A book's introduction is where its author warns his readers what is to come. These comments do indeed tip the cautious reader off to the kinds of exegetical games we might expect further on.
Why does Aslan add the adjective "unconditional" before "peace," here? Jesus did not say, "Blessed are those who make peace regardless of all conditions or states of affairs," which would warrant that adjective. Neither, of course, does one "promote violence and conflict" by telling people to buy a sword: as most people understand, weapons are often used to PREVENT violence. This is why the ancient Chinese sage Mozi, who was known for his teaching on love because God is love, was also known (as a military strategist) for arming towns against invaders.
So Aslan is enlarging mere paradox into contradiction, here. He seems to want his readers to think the gospels are confused about the character of Jesus, or perhaps suggest that it is arbitrary (so far as gospel texts go) whether we see Jesus as a violent revolutionary or a prophet of love. We have dealt with those kinds of games from Hector Avalos, before. ("Jesus Commands Hate!") The short answer is, one should beware of exegetes who can't see a redwood forest for a single rolling tumbleweed.
The trouble with Paul, however, is that he displays an extraordinary lack of interest in the historical Jesus.
This is unwarranted. Paul wrote letters of advice about how to live, and about church governance, to young churches. He did not mention many facts about Jesus' life in those letters, but what is extraordinary about that? If all we had to go on from Paul's companion, Luke, was his Acts of the Apostles, we might say the same thing about him -- Luke had an extraordinary disinterest in the life of Jesus. John's letters and Revelations also yield precious little in terms of Jesus' baby pictures or literary reminiscences of Jesus' fishing trips with friends on the Sea of Galilee. Yet both men also wrote gospels elsewhere, in which they do tell Jesus' life story. The fact that an author is capable of sticking to a subject, cannot reasonably be taken as evidence that he is disinterested in other subjects. Besides which, Paul does seem to echo Jesus' ethical teachings, along with reflecting on the account of the Last Supper, Crucifixion and Resurrection.
With the possible exception of the gospel of Luke, none of the gospels we have were written by the person after whom they are named.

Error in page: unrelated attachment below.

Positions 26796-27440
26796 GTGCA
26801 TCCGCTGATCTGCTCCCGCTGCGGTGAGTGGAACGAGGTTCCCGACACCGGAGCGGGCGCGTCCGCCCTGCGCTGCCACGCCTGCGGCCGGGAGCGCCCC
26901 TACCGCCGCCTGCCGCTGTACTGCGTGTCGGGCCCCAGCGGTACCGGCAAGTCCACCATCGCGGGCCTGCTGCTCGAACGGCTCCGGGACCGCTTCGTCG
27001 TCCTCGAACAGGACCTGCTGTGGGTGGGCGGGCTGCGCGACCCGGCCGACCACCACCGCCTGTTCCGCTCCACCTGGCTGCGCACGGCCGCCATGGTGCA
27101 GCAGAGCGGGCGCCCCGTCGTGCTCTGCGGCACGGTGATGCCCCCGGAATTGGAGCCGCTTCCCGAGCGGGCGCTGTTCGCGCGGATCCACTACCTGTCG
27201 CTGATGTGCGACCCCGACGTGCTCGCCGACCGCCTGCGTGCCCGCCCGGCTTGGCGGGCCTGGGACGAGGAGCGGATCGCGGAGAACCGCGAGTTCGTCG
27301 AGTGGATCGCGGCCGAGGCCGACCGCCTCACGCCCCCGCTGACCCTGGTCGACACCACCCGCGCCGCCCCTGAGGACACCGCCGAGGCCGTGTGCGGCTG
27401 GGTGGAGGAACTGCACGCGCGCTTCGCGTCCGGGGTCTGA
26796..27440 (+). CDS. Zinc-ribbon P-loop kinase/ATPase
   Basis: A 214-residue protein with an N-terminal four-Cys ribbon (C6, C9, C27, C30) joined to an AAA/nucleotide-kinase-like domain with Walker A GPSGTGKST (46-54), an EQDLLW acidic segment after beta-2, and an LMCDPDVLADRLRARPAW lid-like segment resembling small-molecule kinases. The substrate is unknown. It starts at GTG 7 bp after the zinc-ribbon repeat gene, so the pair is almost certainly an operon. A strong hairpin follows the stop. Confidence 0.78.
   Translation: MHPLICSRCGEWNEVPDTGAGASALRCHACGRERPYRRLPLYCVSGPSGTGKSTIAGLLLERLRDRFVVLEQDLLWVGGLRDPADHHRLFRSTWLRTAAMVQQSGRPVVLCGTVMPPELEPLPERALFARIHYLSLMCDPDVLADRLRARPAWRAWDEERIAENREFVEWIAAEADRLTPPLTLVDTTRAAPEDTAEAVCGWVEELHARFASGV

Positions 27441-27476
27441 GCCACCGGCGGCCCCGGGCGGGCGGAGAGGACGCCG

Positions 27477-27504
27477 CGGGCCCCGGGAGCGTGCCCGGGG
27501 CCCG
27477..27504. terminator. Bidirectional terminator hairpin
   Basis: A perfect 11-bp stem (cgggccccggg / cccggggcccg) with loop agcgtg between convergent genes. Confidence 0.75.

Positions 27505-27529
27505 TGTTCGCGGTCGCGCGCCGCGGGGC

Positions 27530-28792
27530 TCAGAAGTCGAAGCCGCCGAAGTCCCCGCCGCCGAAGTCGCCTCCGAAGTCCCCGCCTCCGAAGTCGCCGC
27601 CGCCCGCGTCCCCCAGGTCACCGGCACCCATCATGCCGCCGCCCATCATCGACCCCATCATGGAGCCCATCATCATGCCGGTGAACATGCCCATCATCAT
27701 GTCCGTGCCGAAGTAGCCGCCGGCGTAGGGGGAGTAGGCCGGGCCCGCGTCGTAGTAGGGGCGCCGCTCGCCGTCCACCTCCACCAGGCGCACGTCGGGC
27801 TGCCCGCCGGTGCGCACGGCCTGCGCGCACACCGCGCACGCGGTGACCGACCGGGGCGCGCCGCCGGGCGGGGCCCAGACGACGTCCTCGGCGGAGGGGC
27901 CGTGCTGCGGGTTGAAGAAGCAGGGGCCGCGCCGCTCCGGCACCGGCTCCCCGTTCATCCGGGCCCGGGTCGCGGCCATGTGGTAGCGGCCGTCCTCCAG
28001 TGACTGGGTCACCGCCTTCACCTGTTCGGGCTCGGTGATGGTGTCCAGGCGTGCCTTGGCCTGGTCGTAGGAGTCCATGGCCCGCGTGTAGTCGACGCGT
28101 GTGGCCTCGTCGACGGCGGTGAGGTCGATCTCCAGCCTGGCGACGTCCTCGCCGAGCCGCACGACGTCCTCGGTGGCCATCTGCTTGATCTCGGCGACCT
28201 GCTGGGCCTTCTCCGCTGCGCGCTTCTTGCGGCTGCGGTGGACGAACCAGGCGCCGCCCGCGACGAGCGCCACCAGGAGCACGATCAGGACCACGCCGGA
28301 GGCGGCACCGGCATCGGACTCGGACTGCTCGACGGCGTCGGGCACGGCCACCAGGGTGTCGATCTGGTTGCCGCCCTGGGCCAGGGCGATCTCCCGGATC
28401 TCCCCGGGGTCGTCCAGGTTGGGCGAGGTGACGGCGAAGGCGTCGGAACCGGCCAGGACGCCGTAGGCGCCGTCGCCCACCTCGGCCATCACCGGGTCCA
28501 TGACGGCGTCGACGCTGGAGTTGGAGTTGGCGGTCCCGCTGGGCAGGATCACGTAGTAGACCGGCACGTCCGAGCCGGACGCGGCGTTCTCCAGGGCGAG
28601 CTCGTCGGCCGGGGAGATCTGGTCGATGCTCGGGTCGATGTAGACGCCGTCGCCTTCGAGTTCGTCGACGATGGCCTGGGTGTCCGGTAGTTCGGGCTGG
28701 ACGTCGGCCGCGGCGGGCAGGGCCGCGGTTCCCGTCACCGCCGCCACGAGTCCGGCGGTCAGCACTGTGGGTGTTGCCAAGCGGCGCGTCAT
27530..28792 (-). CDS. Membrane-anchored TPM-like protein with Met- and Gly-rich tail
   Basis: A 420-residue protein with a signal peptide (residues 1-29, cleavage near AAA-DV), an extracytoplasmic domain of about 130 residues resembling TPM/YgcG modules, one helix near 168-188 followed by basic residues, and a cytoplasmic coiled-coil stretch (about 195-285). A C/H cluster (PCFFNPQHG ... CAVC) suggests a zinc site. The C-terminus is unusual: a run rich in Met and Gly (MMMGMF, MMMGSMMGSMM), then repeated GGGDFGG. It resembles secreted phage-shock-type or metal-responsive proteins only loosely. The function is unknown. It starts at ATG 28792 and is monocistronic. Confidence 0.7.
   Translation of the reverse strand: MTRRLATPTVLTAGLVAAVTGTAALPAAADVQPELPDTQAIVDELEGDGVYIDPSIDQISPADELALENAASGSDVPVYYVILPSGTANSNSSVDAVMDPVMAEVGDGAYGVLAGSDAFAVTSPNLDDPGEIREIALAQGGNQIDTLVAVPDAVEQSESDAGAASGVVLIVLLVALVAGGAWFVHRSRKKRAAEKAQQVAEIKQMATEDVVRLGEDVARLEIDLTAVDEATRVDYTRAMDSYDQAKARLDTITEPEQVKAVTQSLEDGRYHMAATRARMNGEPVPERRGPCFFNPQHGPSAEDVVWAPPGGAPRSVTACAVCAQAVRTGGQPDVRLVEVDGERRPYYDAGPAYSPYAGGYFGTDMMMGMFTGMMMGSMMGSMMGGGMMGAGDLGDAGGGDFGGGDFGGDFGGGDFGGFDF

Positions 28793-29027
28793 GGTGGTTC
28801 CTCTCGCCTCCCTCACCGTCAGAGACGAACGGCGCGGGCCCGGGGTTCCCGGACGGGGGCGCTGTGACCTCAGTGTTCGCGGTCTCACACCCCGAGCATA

Again, to this point at least, Aslan simply asks us to believe his dogmatic statement. Early Christians, who were closer to the facts than we are, ought I think to know better. I check Aslan's bibliography, and find no mention of Richard Bauckham's ground-breaking Jesus and the Eyewitnesses. Until he interacts with the arguments in that book, I frankly don't think his opinion on the subject is worth a whole lot.
The gospels are not, nor were they ever meant to be, a historical documentation of Jesus' life.
Both statements are flatly and palpably untrue. On the latter, consider for instance Luke's prologue:
Many have undertaken to draw up an account of the things that have been fulfilled among us, just as they were handed down to us by those who from the first were eyewitnesses and servants of the word. Therefore, since I myself have carefully investigated everything from the beginning, it seemed good also to me to write an orderly account for you, most excellent Theophilus, so that you may know the certainty of the things you have been taught.
What would Luke have to say to make it any plainer that he intends to offer an historical account of Jesus' life? (And John makes a similar statement.)
As for whether those accounts actually ARE historical, I imagine Aslan is going to try to debunk that notion later in the book. Well, fine. That is an anvil that has worn out many hammers, as the saying goes. I've had my say, in Why the Jesus Seminar can't find Jesus, and Grandma Marshall Could. I see Aslan cites a few of our old friends from that book, like Marcus Borg and John Crossan.
They are testimonies of faith composed by communities of faith and written many years after the events they describe. Simply put, the gospels tell us about Jesus the Christ, not Jesus the man.
Another dogma Aslan is apparently going to try to defend. (Or will he? Or is this another fact for which he asks us to simply trust him?) This is going to be a tough one, though. We are going to have to forget the palpable, unforgettable humanity of the man we have encountered in the gospels, so vivid and real that even great humanists, Muslims, Hindus and Buddhists cannot help but be amazed and deeply affected. Making us fail to see Jesus the man is going to take some powerful, bewitching magic.
The most widely accepted theory on the formation of the gospels, the "Two-Source Theory," holds that Mark's account was written first sometime after 70 C. E. . . .